The Orienteering Competition is a Regional Scout competition involving navigating between points using map reading and compass skills. There are various difficulty levels and the competition welcomes Scouts, Guides and Adults. It is normally held in and around Cape Town often with the most welcome assistance of the Peninsula Orienteering Club.
The history of the Orienteering Competition
In the early 1970s Colin Inglis who was then the Divisional Commissioner for the Western Cape was very worried about the generally appalling standard of the Scouts' ability to use maps. As a long time member Mountain Club of South Africa, and later its President, he was acutely aware of the need to be able to navigate safely on a Scout hike.
On one of his overseas trips Colin had picked up a handbook on a sport called "orienteering". He then approached Kevin Wall and asked him to evaluate the book as to whether he thought this sport could be adapted to help improve the Scouts' map-reading ability. Kevin later intimated that he could see the potential and started formulating an orienteering programme.
Very soon afterwards, when the planning for the 1973/1974 National Senior Scout Adventure in the Cedarberg was taking place, Colin asked Kevin if he could put together a base which provided orienteering. He agreed, and got together a team setting themselves up at Heuningvlei in the Cedarberg. From the Scouts and Adults comments, the activity went very well.
Wanting to capitalise on the success of this event and the potential of orienteering, Kevin then suggested to Colin that an "Area Orienteering Activity" be put on the calendar for 1974. Consequently, the first one ever was run at Silvermine on Saturday, 10 August 1974, to try the idea out.
From the start these events were run with an emphasis on forcing the participants to practice their map-reading skills on commercially available maps. This practice was provided by setting the Scouts tasks which forced them to think, and to read the maps intelligently in order to make a series of short route-finding decisions. (In this respect Scout orienteering differed from the European-style sport orienteering, which emphasised the running and speed aspects, and also commonly used specially-drawn maps.) The objective was to get the Scouts to practice with "normal" maps.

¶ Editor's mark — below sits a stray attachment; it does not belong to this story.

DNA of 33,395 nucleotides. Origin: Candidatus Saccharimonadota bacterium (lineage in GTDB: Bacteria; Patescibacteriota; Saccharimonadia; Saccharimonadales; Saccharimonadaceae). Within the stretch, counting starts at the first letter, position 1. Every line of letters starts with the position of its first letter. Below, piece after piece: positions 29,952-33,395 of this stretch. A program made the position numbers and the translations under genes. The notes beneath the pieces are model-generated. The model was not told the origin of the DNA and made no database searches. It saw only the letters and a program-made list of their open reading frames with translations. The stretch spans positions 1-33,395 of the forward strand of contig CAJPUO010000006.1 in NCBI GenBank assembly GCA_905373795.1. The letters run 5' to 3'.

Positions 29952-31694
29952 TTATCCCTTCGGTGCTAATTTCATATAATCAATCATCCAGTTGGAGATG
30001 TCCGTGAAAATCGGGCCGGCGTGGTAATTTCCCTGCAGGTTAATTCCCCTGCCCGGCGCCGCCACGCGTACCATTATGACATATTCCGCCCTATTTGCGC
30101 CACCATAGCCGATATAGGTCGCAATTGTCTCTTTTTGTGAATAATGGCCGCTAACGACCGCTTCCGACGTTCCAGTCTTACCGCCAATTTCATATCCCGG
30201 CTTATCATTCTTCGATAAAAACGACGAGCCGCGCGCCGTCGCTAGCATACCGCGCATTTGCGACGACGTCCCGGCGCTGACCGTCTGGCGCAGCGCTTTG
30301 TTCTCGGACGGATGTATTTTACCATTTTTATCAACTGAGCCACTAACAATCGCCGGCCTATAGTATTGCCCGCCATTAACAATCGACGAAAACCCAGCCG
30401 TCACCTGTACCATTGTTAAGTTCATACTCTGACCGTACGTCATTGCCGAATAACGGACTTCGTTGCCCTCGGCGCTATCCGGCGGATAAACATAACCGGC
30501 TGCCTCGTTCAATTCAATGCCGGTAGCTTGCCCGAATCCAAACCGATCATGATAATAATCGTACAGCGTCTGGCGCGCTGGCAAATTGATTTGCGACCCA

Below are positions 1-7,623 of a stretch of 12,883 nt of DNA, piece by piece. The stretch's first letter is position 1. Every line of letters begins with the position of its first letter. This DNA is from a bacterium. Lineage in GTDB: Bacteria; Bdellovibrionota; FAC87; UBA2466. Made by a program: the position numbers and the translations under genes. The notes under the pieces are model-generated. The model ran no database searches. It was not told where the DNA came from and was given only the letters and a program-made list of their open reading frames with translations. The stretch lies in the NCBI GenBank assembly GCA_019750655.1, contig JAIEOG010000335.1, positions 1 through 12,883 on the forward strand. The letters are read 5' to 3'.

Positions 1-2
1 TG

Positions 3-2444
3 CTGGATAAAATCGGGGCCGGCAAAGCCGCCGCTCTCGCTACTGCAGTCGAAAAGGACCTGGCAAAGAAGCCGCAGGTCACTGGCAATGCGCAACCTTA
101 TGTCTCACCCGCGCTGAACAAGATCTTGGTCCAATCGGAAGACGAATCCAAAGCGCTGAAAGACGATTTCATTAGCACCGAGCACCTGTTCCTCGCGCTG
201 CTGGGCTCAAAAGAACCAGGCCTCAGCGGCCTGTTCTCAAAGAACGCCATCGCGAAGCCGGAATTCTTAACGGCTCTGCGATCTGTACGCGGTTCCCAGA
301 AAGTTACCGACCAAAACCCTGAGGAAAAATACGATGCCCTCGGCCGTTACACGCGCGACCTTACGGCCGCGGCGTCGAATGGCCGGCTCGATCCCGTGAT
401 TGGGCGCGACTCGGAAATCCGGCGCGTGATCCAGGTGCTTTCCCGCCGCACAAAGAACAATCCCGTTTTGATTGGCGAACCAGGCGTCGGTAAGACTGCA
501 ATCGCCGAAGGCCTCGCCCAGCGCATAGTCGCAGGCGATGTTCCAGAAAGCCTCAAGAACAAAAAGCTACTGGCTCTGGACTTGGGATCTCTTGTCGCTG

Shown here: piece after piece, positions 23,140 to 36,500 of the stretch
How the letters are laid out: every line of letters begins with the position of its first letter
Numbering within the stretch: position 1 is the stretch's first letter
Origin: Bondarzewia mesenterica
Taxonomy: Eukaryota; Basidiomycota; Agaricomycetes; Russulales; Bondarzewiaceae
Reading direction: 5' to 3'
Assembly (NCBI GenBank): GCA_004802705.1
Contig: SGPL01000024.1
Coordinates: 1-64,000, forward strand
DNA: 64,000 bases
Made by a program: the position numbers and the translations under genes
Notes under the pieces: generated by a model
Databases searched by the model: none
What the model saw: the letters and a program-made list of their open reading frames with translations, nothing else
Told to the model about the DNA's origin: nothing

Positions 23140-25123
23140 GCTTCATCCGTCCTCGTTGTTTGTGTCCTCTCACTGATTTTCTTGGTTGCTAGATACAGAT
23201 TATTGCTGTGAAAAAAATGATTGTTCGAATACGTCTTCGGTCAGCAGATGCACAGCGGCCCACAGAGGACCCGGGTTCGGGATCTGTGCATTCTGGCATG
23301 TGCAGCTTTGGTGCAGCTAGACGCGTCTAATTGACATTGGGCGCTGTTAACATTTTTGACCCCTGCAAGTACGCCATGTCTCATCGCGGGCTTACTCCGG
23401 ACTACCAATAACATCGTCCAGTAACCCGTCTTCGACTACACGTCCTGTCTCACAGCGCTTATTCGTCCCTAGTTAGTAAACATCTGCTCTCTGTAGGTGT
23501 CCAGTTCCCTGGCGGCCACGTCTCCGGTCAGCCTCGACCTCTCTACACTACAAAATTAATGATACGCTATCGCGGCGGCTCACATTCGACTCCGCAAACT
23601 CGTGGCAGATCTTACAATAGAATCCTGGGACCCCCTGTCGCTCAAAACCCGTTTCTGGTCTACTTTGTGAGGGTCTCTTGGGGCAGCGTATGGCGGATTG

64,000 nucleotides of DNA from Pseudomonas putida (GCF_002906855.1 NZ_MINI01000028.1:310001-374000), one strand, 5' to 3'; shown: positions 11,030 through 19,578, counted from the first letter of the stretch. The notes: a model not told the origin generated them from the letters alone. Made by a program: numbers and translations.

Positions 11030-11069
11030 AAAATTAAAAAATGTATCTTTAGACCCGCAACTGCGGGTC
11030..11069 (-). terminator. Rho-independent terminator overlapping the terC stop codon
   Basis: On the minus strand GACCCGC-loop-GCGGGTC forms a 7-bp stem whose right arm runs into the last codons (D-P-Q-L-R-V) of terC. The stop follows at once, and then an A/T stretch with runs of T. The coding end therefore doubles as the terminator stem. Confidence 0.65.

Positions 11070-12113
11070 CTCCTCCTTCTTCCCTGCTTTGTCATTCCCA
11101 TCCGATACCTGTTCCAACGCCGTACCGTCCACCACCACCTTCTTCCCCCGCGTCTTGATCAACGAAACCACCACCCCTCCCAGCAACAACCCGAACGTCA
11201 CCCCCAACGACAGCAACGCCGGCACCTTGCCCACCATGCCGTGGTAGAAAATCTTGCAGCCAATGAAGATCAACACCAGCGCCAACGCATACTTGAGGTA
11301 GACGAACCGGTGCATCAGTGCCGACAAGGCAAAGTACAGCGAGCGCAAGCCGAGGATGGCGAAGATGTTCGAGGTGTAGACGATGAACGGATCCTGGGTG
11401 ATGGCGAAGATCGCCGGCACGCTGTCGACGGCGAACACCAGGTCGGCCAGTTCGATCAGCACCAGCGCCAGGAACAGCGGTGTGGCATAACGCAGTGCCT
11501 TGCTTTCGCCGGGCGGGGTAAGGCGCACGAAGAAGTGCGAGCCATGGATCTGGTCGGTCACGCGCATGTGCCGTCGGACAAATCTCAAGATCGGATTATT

Instructors were on hand at the starting area, so that if any of the teams needed help, they could ask. Instructors were also out in the field, and would stop teams and check if they were doing the right things.
The response in 1974, both in terms of participation and the training which was perceived it gave, was encouraging, and so orienteering became an annual event.
Girl Guides also participated and for example, in 1981, of the 66 teams in total participating in the afternoon training event, 16 were Girl Guide teams.
The orienteering was always held in daylight, invariably on a Saturday afternoon, as a training event and was referred to as the "Training Event". Later it was decided that there should be a competitive event to test those who thought they were smart enough – and to hold it after dark, just to make it was more difficult. Of course, being competitive, there were no instructors around to provide a helping hand and became known as the "Advanced Event".
In 1981 Kevin managed to persuade "The Argus" to donate a trophy for the Advanced Event. The handsome trophy, in imbuia and yellowwood, was carved by Mr D. Kruger-Haye, whose outstanding work includes the carving of the Parliamentary mace.
For many years Silvermine was the venue, but with the assistance of the Peninsula Orienteering Club many more venues are available.
Please note the over time the format and criteria for 'wining' the competition has evolved and this is reflected below.
Orienteering Competition Winners
|Year||Senior Winners||Junior Winners||Overall winners|
|2022||2nd Fish Hoek||2nd Fish Hoek||2nd Fish Hoek|
|2021||2nd Fish Hoek||1st Bergvliet||1st Bergvliet|
|2019||1st Bergvliet||6th Rondebosch|
|2017||6th Rondebosch||6th Rondebosch|
|2016||2nd Fish Hoek||2nd Fish Hoek|
|2013||2nd Fish Hoek|
|2012||2nd Somerset West||2nd Kenridge|
|2011||1st Bothasig||2nd Fish Hoek|
|2010||1st Bothasig||1st Blouberg|
|2009||2nd Fish Hoek||2nd Fish Hoek|
|2008||2nd Fish Hoek||1st Bothasig|
|2007||2nd Fish Hoek||1st Bothasig|
|2006||2nd Fish Hoek||2nd Fish Hoek|
|2005||2nd Fish Hoek||1st Bothasig|
|2004||2nd Fish Hoek||1st Table View|
|2003||1st Durbanville||1st Rosebank|
|2002||1st Durbanville||3rd Pinelands|
|2001||1st Durbanville||1st Durbanville|
|1993||2nd Somerset West|
|1988||2nd Somerset West|
|1985||2nd Somerset West|
|1984||1st Somerset West|
|1983||1st Somerset West|
|1981||2nd Somerset West|